The Iceberg of Digital Predators



Laila Afifa

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  • TEMPO.CO, JakartaOnline sexual violence towards women and children is becoming even more widepsread in Indonesia. The need for the sexual violence eradication bill is increasingly urgent.

    There is a dark side to the development of digital technology that often escapes our attention. The widepsread use of the internet and the ease of uploading video content to digital platforms have triggered the spread of illegal pornography in many countries, including Indonesia. Victims are women who are tricked - or sometimes forced - into exhibiting their bodies or their sexual activities. This is an unintended consequence of the rapid growth of online technology.

    Matters are made worse by the lack of legal protection for victims. Reporting sexual offences often leads to new trauma for women. The entrenched patriarchal culture, which places men in a more dominant position in our social system, delays the handling of sexual offence cases, in which most victims arewomen. Most law enforcement personnel do not have sufficient knowledge to handle sexual violence cases, yet alone those that make use of digital technology.

    A report from the World Health Organization in March revealed that one third women in the world have experienced physical or sexual violence. In Indonesia, from January 1 to March 16 this year alone, according to th ministry for the empowerment of women and protection of children, there were a1,008 cases of violence against women and children, almost hald of them sexual offenses.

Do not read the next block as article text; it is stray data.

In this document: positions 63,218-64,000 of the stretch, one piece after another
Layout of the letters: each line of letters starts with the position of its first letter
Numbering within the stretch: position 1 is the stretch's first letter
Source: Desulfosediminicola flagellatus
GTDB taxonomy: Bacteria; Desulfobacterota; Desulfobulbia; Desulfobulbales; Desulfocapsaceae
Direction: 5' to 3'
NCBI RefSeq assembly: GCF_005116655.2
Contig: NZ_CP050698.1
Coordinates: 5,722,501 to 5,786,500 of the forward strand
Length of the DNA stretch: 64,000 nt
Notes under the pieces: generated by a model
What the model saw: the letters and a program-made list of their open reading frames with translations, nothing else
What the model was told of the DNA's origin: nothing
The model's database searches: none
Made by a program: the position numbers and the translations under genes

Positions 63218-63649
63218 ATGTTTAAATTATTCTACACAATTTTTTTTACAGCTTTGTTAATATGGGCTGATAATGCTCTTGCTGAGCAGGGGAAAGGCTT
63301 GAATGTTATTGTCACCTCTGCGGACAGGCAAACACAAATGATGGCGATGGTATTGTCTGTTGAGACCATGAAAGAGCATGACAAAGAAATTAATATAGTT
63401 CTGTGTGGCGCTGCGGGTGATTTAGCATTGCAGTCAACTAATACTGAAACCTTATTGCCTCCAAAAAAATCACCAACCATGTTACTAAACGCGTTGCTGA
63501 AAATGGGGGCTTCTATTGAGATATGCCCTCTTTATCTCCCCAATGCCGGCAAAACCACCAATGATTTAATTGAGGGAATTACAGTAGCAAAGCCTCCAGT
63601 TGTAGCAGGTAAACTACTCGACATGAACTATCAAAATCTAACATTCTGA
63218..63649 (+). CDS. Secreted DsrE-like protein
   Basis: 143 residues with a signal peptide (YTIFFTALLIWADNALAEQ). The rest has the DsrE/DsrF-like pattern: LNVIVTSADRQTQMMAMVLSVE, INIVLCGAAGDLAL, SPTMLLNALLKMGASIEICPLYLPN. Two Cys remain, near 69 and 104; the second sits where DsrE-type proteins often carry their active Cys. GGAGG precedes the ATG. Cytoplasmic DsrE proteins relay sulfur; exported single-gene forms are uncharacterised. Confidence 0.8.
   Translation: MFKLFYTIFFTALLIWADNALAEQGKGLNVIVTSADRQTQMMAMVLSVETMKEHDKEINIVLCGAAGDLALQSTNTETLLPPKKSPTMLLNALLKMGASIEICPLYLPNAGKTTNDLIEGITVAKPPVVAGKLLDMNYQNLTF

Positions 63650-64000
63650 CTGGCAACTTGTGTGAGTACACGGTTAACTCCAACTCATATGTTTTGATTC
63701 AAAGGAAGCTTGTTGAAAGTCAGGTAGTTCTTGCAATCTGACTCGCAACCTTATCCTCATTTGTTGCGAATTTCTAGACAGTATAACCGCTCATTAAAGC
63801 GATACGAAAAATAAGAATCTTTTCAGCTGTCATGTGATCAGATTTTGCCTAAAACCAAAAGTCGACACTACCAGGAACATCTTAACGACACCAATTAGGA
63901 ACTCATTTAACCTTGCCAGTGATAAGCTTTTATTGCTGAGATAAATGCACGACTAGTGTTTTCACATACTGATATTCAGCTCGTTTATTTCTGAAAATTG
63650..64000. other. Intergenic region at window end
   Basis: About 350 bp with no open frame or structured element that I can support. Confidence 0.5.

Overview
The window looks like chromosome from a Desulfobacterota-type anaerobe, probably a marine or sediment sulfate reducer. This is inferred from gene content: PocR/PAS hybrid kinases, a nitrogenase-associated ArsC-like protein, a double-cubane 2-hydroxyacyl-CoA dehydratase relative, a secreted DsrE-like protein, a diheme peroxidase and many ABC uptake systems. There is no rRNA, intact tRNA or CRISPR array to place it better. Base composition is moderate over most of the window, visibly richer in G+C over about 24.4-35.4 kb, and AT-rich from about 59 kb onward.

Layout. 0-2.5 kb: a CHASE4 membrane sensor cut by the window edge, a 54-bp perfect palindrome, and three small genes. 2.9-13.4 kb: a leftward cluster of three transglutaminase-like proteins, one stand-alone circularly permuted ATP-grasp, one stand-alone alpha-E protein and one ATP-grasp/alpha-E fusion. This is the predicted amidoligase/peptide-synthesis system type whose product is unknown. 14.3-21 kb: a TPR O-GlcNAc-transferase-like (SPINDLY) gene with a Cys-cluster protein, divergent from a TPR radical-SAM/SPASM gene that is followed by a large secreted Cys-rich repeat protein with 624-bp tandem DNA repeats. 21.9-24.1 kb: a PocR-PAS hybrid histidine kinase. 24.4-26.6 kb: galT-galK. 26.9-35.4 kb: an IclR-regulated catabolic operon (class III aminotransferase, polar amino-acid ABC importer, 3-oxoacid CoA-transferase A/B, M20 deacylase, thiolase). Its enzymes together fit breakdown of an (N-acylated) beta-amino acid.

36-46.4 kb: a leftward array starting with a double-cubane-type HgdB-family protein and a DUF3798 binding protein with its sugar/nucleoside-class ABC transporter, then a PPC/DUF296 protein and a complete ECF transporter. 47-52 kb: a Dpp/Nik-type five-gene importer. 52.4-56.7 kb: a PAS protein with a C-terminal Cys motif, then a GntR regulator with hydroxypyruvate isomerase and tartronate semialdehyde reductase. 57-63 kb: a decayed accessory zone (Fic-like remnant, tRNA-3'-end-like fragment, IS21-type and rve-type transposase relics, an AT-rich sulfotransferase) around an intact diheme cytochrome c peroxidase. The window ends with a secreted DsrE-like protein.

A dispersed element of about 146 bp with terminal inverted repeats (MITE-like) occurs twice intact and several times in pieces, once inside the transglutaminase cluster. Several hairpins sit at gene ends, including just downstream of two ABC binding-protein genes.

Of all these instances of sexual violence, more than a fw end in the distribution and commercialization of online pornographic content. Digital technology makes it possible for illegal content to spread quickly ad widely. According to the National Commission on Violence against Women, in 2020 there were 940 reports of this, four times higher than the number for the previous year. Similar findings were reported by SAFEnet, a group that advocates for freedom of expression on the internet, which recorded 307 cases of sexual violence using technology in 2020. This was also four times higher than the figure from 2019.

    For the last three months, Tempo has been collaborating with the South China Morning Post, the Philippine Center of Investigative Journalism and the Korea Times to investigate the trail of this crime on the internet. It turns out that there are sexual predators active online in many other countries. What is concerning is that the stories of online sexual violence are strongly suspected to be only the tip of the isceberg. There are many victims not brave enough to speak out becayse of depression or concerns that they will be shamed in public.

    There are different types of sexual violence using digital technology. The continual growth of this crime is clearly triggered by the lack of state protection. To stop this, the government and the House of Representatives must speed up the passing of the Sexual Violence Eradication Law. The government also needs to work with digital technology companies to clean up the internet of illegal pronographic content. The internet must not become an open space for sexual predators hiding behind anonymous accounts.

    Read the Complete Story in Tempo English Magazine